“Unlike anything I’ve ever read.”
So says Veronica Roth, author of the “Divergent” series, on the front cover of Leigh Bardugo’s first novel, “Shadow and Bone.” It may seem ironic to slap this quote on the face of a book that fulfills nearly all young adult fantasy novel tropes, but the strange thing is, the tropes work. The book really is unlike anything else, and not just because it managed to escape the publishing trend of having a faceless (yet somehow pretty) girl on the front cover. Plucking the imaginative strings of readers’ minds, Bardugo crafts a world so enchanting that readers swear she has Grisha blood – elite, magical blood. And even if it’s not true, she certainly makes us want to believe in the possibility of it.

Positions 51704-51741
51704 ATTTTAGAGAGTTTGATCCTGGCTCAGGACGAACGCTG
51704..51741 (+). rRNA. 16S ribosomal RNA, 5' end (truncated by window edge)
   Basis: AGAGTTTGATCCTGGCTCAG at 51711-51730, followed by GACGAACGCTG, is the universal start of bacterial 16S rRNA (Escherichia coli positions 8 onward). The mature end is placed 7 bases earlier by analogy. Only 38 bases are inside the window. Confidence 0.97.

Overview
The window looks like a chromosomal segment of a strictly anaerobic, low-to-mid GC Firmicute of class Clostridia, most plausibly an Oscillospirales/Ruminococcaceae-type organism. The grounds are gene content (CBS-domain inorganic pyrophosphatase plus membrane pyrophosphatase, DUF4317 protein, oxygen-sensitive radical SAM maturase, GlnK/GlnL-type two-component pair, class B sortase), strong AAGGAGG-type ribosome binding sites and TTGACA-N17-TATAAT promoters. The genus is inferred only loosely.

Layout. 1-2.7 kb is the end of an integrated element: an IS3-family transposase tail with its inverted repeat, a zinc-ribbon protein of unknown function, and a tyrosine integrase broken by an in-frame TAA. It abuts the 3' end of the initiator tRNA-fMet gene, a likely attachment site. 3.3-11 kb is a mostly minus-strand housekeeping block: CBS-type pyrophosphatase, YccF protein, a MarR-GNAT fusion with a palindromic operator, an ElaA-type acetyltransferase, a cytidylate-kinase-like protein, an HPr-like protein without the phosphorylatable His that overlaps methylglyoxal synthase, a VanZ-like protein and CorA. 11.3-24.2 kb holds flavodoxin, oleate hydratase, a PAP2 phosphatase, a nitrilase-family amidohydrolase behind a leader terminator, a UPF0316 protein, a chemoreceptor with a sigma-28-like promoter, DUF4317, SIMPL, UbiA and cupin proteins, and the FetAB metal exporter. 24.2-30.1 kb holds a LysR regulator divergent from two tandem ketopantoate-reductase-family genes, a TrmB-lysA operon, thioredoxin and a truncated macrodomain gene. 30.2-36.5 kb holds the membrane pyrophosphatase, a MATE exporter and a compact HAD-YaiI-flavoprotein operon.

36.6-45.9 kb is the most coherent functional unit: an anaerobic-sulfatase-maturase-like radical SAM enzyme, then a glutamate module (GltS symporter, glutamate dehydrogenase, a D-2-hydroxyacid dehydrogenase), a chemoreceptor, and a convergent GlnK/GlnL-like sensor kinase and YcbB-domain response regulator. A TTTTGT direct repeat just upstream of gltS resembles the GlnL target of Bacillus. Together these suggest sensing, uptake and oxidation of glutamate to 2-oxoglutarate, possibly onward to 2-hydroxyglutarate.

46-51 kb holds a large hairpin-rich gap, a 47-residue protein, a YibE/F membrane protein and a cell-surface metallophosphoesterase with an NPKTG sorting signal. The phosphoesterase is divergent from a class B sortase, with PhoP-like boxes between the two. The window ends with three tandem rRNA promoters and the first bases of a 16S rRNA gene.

Bardugo tosses readers into the war-torn country of Ravka, in which a swath of literal darkness (the Shadow Fold) cuts across the land. After being evaluated as magic-less beings in childhood, war orphans Alina Starkov and her best friend, Mal, serve in the common army as cartographers. When their regiment is attacked by the Fold’s flesh-eating volcra, Alina discovers her rare, dormant power: the ability to summon light. The mysterious, powerful Darkling believes her to be the key to destroying the Fold, and awkward Alina quickly finds herself an object of curiosity among even the Grisha, the Darkling’s army of magical soldiers, healers and craftsworkers. Swept away within the walls of an overly opulent palace, Alina is exposed to power she has never dreamed of desiring. How she chooses to deal with that power – both within and outside her – will decide the fate of the kingdom.